Consistent findings from both animal models and human studies of drug addiction support the roles of stress as a precipitant of relapse and as a vulnerability factor. The conceptual framework of this revised proposed research plan remains based on the contention that drug addiction is a stress-related disorder with definable neural events that link early life and acute stress to both the development of drug addiction and its chronically relapsing nature. The neural correlates of the effects of acute (i.e., stress experience mental imagery) and early (i.e., childhood abuse) stressors on motivation for relapse to drug seeking behavior and on frontal cortical functions that represent opponent processes to addiction would be defined using functional magnetic resonance imaging (fMRI) in cocaine-dependent men and women.
Aim 1 of the project would use z-SAGA fMRI to define those neural activations that link an acute stressor (stress mental imagery) to an enhanced motivation for drug use in cocaine-dependent men and women without early trauma histories, and compare the functional anatomy of stress-induced and conditioned drug cue (drug use imagery)-induced cocaine craving in a within-subjects design. A hypothesis that acute stressors and conditioned cocaine cues activate distinct drug craving-related neural substrates in addicted individuals would be tested.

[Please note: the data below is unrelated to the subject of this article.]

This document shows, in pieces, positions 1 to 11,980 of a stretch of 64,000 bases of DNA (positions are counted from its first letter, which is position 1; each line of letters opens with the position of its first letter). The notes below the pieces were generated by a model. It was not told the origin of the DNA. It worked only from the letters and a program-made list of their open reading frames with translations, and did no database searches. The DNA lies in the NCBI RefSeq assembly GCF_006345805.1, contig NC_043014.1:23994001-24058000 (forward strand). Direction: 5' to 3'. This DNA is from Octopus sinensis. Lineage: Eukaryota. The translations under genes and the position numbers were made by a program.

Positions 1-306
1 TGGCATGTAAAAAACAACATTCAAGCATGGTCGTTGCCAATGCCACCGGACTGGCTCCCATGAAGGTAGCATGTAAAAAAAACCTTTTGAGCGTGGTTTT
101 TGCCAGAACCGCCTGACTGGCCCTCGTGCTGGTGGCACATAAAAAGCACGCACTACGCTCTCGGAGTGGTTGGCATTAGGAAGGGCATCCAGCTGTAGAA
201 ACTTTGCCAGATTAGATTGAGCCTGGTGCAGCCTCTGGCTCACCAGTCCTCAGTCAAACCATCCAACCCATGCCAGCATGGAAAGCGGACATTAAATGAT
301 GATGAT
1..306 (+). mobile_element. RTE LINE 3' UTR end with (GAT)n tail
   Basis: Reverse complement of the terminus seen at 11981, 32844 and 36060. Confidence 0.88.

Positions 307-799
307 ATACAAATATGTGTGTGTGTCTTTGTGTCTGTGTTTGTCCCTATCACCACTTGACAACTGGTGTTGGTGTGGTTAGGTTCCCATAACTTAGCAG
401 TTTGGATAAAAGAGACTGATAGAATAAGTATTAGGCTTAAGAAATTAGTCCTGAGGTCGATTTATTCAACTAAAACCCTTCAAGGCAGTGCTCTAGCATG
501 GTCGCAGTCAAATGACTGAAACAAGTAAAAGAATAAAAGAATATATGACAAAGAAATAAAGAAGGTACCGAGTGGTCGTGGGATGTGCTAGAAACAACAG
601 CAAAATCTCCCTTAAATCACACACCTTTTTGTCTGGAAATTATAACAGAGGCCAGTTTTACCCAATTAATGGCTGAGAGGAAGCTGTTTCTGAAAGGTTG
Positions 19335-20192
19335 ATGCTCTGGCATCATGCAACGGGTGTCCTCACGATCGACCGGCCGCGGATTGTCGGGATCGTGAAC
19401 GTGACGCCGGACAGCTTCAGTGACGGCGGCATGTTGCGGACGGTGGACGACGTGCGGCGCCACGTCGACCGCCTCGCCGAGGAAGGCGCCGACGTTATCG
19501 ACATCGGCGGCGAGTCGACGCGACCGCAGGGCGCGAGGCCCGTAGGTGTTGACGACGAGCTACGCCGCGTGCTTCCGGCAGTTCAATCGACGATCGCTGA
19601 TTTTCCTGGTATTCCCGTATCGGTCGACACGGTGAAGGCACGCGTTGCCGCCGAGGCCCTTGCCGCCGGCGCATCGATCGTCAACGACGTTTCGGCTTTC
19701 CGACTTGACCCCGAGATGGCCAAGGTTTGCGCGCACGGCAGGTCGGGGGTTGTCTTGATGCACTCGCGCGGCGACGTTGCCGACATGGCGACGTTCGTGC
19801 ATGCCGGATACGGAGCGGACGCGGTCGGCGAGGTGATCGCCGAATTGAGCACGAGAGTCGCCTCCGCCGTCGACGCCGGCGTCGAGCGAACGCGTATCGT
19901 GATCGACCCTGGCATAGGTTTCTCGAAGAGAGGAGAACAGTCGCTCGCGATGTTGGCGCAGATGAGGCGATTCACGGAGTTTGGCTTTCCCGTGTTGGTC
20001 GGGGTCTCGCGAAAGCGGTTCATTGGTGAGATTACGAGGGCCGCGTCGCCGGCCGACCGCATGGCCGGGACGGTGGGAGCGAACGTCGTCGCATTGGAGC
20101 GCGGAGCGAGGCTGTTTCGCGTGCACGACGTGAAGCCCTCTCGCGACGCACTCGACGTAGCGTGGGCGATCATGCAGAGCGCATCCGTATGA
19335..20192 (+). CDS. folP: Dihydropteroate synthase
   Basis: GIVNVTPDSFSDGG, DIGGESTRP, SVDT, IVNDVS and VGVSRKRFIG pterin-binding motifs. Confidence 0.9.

Aim 2 would compare cocaine- dependent women and men with childhood abuse histories to those without (Aim 1) to define the effect of early life stress on the neural correlates of stress-induced, and drug cue-induced, cocaine craving. A hypothesis that childhood abuse is associated with exaggerated drug incentive and related neural responses to acute stress, as well as conditioned drug cues, in cocaine-dependent individuals would be tested.
Aim 3 would compare groups of non-drug- dependent men and women with and without early life trauma histories on measures of impulse regulation (stop task), and reward valuation and decision making (reward task). A hypothesis that the increased risk for drug abuse and addiction associated with childhood abuse is related to deficits in the prefrontal cortical regulation of cognitive behaviors central to the addiction process would be tested. Sex differences in the roles of stress in cocaine addiction would be assessed with the expectation that women exhibit exaggerated roles compared to men. By integrating the Substance Abuse Treatment Program at the Atlanta VAMC with the childhood abuse research team of the Emory Conte Center for the Neurobiology of Mental Disorders, we propose to identify the neural processing mechanisms that couple acute and early life stress to an increased acquisition and maintenance of drug abuse and addiction.

National Institute of Health (NIH)
National Institute on Drug Abuse (NIDA)
Research Project (R01)
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Study Section
Neural Basis of Psychopathology, Addictions and Sleep Disorders Study Section (NPAS)
Program Officer
Gordon, Harold
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University of Arkansas for Medical Sciences
Schools of Medicine
Little Rock
United States
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